Ford to announce hybrid joint venture
According to a report from Reuters, Ford Motor Company will on Monday announce that it has joined with Southern California Edison to create “plug in” hybrid technology. Southern California Edison is the utility that supplies power to the Los Angeles area and has long advocated development of electric vehicles and government initiatives to develop them.
The company claims that electric vehicles could be supplied with power without expansion of current generating facilities, provided that they were recharged at “off peak” periods. That claim is critical to “plug in” hybrid proponents, because critics of the technology have long cited data showing that “plug in” technology actually uses more energy than would be used by conventional internal combustion vehicles once the energy cost of creating the electricity is added to the energy bill. The claim by Southern California Edison is tacit acknowledgement that the critics are on to something.
Ford’s Chief Executive officer, Alan Mulally, and SCE’s International Chief Executive John Bryson (does an “international CEO outrank a mere CEO?) have scheduled a Monday press conference at the utility’s headquarters in Rosemead, California. (Guess so. Mulally’s going to LA, rather than Bryson to Dearborn.)
From the perspective of Ford, the question is whether this is anything more than a public relations stunt. Ford had once claimed that it would build a large fleet of hybrid vehicles for domestic sales, but sharply limited those plans after the launch of the 2004 Escape hybrid failed to meet expectations, selling poorly and costing a lot to produce. Reuters reports that only last month a Ford executive said that Ford was working on “plug-in” technology, but saw what Reuters termed “deep seated engineering problems with plug-in vehicles.” Linking up with a utility company, the expertise of which presumably is in making electricity, doesn’t seem likely to solve those problems any sooner.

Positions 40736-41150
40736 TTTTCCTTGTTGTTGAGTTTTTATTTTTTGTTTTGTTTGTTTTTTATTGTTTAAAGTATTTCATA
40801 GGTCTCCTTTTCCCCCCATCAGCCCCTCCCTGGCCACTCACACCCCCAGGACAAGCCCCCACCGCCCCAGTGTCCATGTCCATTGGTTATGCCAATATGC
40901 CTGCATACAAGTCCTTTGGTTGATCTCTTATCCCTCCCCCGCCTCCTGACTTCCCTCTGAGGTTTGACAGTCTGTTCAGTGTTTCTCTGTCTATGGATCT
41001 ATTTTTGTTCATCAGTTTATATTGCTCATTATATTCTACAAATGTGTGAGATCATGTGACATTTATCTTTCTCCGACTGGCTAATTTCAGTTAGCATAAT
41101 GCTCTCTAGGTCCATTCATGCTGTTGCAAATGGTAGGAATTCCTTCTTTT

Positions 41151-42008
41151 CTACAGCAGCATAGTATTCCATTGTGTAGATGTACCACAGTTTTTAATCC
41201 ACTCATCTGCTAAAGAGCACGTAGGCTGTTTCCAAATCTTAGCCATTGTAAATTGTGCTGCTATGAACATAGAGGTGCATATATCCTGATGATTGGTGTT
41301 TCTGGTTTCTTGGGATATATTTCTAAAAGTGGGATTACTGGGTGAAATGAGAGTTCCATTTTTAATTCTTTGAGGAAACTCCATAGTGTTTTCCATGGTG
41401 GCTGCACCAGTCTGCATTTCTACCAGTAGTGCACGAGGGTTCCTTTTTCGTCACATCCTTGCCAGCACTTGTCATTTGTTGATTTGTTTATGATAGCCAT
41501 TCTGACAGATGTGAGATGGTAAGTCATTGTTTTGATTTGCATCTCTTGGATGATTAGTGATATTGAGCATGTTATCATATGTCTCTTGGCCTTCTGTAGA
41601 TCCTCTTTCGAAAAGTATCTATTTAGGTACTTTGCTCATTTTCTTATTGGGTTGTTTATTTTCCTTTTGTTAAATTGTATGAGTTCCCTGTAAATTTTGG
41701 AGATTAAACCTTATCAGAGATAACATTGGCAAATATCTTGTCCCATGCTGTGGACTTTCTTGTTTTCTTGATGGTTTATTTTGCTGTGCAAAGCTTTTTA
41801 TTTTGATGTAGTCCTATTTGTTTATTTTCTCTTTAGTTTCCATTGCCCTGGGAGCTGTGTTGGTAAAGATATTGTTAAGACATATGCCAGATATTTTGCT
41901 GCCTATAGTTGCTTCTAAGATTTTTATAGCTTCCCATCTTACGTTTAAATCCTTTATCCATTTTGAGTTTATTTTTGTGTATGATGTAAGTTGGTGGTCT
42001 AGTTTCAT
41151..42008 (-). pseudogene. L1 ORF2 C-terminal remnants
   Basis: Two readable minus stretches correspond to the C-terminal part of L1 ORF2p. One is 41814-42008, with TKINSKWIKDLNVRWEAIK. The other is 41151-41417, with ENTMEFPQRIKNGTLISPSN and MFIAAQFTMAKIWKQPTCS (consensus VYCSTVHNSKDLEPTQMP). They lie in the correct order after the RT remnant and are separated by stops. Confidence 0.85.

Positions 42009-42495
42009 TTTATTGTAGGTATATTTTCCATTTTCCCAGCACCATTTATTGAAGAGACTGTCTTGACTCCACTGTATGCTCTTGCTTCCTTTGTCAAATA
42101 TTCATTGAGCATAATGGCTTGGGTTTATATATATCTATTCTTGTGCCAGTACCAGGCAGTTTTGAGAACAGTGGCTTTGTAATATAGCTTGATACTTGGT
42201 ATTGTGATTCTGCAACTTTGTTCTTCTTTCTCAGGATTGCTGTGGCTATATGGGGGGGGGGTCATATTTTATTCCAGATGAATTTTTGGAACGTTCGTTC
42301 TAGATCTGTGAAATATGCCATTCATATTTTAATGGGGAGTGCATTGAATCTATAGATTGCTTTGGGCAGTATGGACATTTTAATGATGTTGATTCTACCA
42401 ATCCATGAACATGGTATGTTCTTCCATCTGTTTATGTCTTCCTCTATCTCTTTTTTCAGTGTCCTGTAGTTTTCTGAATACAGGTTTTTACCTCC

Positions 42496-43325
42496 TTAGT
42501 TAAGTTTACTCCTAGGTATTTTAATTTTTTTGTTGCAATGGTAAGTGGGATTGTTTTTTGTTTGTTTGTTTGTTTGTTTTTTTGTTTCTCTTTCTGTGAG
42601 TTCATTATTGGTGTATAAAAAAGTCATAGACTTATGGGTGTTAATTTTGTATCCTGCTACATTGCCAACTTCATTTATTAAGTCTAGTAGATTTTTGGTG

Moreover, there remain underlying questions about the focus of the company. To survive in its immediate future, Ford desperately needs new products. It cannot afford to divert valuable engineering resources to problematic technology that may not pay off for years, if ever.
It seems more likely, then, that this is essentially a public relations effort, one designed to burnish the image of Ford as the House of Representative takes up the “energy bill” passed in June in the United States Senate. That legislation, which would raise CAFE fuel economy standards to 35 mpg by 2020, is opposed by all Detroit automakers, including Ford. Industry analysts have estimated that the legislation, if it were to become law, would add as much as $7000 to the cost of a domestically produced vehicle, and would likely bankrupt both Ford and Chrysler.